Co-op needs board with competitors skills
Co-op needs board with competitors' skills, says Myners
The Co-operative needs board members with experience to match their competitors, says the report
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The Co-operative Group should adopt a much smaller board and focus on being profitable in order to survive, according to Lord Myners' review of the organisation.
The Co-op has a "manifestly dysfunctional group board", says the report.
There should be one, smaller board made up of people with business experience, it recommends.
A separate member-led council should advise on ethical matters.
BBC Business editor
Lord Myners has decided that attack is the best form of defence. Over 186 pages he details a litany of failings not only in the governance structure of the Co-op but in the very culture of the organisation which he describes as "corrosive". If the Co-op does not vote for reform at its annual general meeting on 17 May, then critics of the organisation will say it was not for lack of warnings.
Lord Myners' report sits four-square with that of Sir Christopher Kelly, the former civil servant whose report on the near collapse of the Co-op Bank last week used similarly strong language.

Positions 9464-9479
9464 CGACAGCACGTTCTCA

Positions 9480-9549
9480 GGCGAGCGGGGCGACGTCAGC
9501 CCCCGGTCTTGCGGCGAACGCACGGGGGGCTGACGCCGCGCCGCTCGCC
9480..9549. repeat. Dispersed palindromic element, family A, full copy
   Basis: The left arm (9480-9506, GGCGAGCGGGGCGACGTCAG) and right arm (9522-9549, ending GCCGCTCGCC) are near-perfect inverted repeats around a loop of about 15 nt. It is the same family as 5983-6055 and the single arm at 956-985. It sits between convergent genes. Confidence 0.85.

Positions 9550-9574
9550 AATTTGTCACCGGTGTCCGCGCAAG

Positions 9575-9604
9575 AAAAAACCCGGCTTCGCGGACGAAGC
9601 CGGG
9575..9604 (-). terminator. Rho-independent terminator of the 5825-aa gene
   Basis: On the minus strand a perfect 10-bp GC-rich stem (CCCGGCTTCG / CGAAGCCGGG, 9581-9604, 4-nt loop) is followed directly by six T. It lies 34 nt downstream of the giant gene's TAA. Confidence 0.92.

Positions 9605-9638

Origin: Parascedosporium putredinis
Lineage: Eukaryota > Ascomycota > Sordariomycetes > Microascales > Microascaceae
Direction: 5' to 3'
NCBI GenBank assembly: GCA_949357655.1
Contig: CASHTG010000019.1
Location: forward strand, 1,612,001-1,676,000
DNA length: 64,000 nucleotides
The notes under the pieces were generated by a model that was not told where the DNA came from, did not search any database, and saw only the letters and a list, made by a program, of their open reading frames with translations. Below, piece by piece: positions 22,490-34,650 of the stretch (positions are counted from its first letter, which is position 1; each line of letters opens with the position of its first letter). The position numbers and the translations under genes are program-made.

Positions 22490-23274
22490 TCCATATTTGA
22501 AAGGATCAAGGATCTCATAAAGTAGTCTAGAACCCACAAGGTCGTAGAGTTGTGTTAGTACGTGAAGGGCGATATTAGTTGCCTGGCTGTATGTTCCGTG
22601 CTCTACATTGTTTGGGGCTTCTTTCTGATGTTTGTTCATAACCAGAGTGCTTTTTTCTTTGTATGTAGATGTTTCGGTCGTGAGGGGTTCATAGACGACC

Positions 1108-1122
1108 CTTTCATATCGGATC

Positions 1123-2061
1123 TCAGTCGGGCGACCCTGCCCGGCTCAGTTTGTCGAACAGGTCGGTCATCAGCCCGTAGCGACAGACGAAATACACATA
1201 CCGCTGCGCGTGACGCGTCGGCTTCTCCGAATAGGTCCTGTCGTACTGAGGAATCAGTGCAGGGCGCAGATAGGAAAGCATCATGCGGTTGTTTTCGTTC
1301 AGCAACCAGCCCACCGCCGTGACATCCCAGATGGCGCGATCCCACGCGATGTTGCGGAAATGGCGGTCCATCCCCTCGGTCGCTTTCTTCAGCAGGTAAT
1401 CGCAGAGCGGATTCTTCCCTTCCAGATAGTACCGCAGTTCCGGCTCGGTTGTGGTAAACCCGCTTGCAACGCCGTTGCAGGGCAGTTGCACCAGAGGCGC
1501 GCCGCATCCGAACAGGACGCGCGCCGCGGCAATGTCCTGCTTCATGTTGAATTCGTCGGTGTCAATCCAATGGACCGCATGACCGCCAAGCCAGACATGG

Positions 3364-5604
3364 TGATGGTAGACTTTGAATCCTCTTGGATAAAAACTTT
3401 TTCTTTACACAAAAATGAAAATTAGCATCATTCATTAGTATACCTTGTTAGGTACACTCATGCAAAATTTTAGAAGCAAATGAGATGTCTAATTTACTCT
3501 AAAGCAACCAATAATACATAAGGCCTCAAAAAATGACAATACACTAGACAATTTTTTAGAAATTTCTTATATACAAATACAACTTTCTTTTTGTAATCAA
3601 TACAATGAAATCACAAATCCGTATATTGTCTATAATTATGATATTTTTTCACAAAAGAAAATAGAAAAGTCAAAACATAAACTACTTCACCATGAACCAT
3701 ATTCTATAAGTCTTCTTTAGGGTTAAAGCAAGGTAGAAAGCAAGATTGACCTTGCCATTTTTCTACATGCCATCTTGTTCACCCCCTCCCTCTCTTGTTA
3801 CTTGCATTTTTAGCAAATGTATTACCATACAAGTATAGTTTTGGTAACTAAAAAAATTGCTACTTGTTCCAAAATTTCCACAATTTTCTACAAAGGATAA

Lord Myners also makes a brief but vital mention - on page 97 - of the Co-op's banks. This is the syndicate led by the Royal Bank of Scotland which is supporting the Co-op's debts. Sources tell me they want to see reform and may well decide to make some noise publicly about the issue.
The danger in the reform push is that more traditional members who fear the democratic structure of the Co-op is at risk could feel they are being bullied into submission. A second major report detailing the failings of a board that is still largely in place could receive a very negative response from at least some of its members.
Currently, the Co-op has 48 area committees - the grassroots of the organisation - which each have 10-12 members. They elect members of seven regional boards who in turn elect 15 members of a board that can be as large as 23 members.
There are also boards for the food business; the bank, which the group no longer fully owns; and specialist businesses, which include the pharmacies and funeral care. The Co-op calls these subsidiary boards.
"The group's bottom-up, competitive election process provides no rigour for assessing the commercial capability levels of candidates as there is no meaningful competency bar in place. Similarly, it provides no scope to balance the capabilities and fill skills gaps," says the report.
Lord Myners proposes a board with six or seven independent directors and two executives as well as a separate body to handle members' concerns, called the National Membership Council.
Current members should stand for the board if they have the requisite experience, says the report. But the organisation needs to shun directors from competing societies from being on the board. They can instead sit on the council.
While the board will have more or less the same powers commercially as it does today, it will also have the powers the subsidiary boards had.
Directors should serve for three year terms, and for a maximum of six years in total.
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